Coenraad Kukkuk (far right) presenting 60,000 signatures demanding the banning of hate preacher Steven Anderson to the then Minister of Home Affairs, Malusi Gigaba (centre), flanked by Hendrik Baird in 2016.
We know how brilliant our country’s Constitution is, and how well it protects the rights of LGBTQI+ people. There is no constitution like it on the continent of Africa. However, how many of us know exactly what our rights are?
Coenraad Kukkuk is an attorney with extensive knowledge of LGBTQI+ rights in South Africa. He points out that while the LGBTQI+ community does not have a separate section devoted to it in the Constitution, our rights are protected under the umbrella of the Constitution, particularly in Section 9.
A conversation with Kukkuk is a sobering experience and brings the gravity of SA law and human rights into tight focus as it applies not just to South Africa, but to the African continent.
“South African judges work in an acting capacity in several SADC (Southern African Development Community) countries,” he reveals. “Often when it comes to human rights, they quote the South African legal system. There has been a lot of interaction internationally with the South African legal fraternity.”
Laws and rights must be more than just words
Section 9 of the Constitution states: “No person may unfairly discriminate, directly or indirectly, against an employee, in any employment policy or practice, on one or more grounds, including race, gender, sex, pregnancy, marital status, family responsibility, ethnic or social origin, colour, sexual orientation, age, disability, religion, HIV status, conscience, belief, political opinion, culture, language, birth or on any other arbitrary ground.”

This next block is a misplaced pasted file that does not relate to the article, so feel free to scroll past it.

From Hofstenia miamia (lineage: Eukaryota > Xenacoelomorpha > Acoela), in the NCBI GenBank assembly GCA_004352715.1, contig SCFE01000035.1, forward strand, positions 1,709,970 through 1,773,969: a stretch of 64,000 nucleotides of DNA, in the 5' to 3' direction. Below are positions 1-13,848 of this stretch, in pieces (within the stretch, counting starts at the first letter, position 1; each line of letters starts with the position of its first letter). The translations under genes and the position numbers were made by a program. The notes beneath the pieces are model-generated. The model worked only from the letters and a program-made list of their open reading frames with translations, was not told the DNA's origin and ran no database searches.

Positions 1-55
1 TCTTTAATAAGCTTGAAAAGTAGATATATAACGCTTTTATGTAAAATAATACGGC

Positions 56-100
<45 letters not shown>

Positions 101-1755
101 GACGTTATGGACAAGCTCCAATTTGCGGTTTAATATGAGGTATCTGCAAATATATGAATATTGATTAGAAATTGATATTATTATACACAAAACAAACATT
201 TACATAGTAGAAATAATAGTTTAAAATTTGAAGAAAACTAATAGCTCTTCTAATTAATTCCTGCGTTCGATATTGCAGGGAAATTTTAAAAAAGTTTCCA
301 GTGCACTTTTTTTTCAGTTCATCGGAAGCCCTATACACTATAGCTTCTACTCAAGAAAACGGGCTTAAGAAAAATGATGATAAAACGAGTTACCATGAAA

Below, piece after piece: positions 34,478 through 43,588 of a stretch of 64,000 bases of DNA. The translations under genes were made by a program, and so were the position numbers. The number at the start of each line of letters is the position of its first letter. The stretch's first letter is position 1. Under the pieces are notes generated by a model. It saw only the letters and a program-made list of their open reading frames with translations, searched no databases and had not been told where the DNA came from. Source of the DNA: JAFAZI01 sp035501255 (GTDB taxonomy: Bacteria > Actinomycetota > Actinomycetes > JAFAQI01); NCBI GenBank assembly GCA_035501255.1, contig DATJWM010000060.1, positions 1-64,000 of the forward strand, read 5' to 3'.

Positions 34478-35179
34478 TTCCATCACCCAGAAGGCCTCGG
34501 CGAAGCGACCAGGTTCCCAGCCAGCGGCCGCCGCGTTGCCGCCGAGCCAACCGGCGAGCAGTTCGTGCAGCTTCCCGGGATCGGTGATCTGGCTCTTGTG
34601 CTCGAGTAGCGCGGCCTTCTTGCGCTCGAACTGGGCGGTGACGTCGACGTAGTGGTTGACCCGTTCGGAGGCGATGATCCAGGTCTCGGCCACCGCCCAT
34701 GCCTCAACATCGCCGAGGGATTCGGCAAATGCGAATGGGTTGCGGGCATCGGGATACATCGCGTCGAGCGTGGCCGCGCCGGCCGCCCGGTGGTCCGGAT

It’s under this that LGBTQI+ rights are enshrined in the country. Kukkuk also notes that the constitutional right to free speech and expression is not absolute. “Freedom of speech is limited,” he says, “Freedom of speech does not include hate speech.”
However, Kukkuk also points out that laws and constitutional rights are no more than dead words on paper if they are not enforced or enacted. South Africa has a fair track record of doing this, at least in some cases.
A landmark victory against hate
Controversial US pastor, Steven Anderson, for example was prevented from entering the country in 2016 by the minister of home affairs because his bigoted comments about homosexuality amounted to hate speech.
The process of getting Anderson banned is a testament to what the queer community can achieve by working together under the law.
“We gathered over sixty thousand signatures,” Kukkuk says, “And the minister also barred Pastor Anderson because of the complaints laid against him at the Human Rights Commission (HRC).”
This earned Anderson the unenviable accolade of receiving the highest number of complaints against a single person ever submitted to the HRC. “This,” continues Kukkuk, “is an example of what we can do together as a united community.”
There is still much to be done
Kukkuk believes that the South African LGBTQI+ community should be proud of how far we have come since 1994.
“We must recognise and take account of what we have achieved through the past few decades,” he says, “and what we do as a community doesn’t just help South African people.”
Kukkuk, nevertheless, acknowledges that much must still be done in securing equality for all.
“People ask, ‘why do you still march?’ While queer people in the country and the continent continue to be killed and discriminated against, we will still march. So, there is still a lot of work to do.”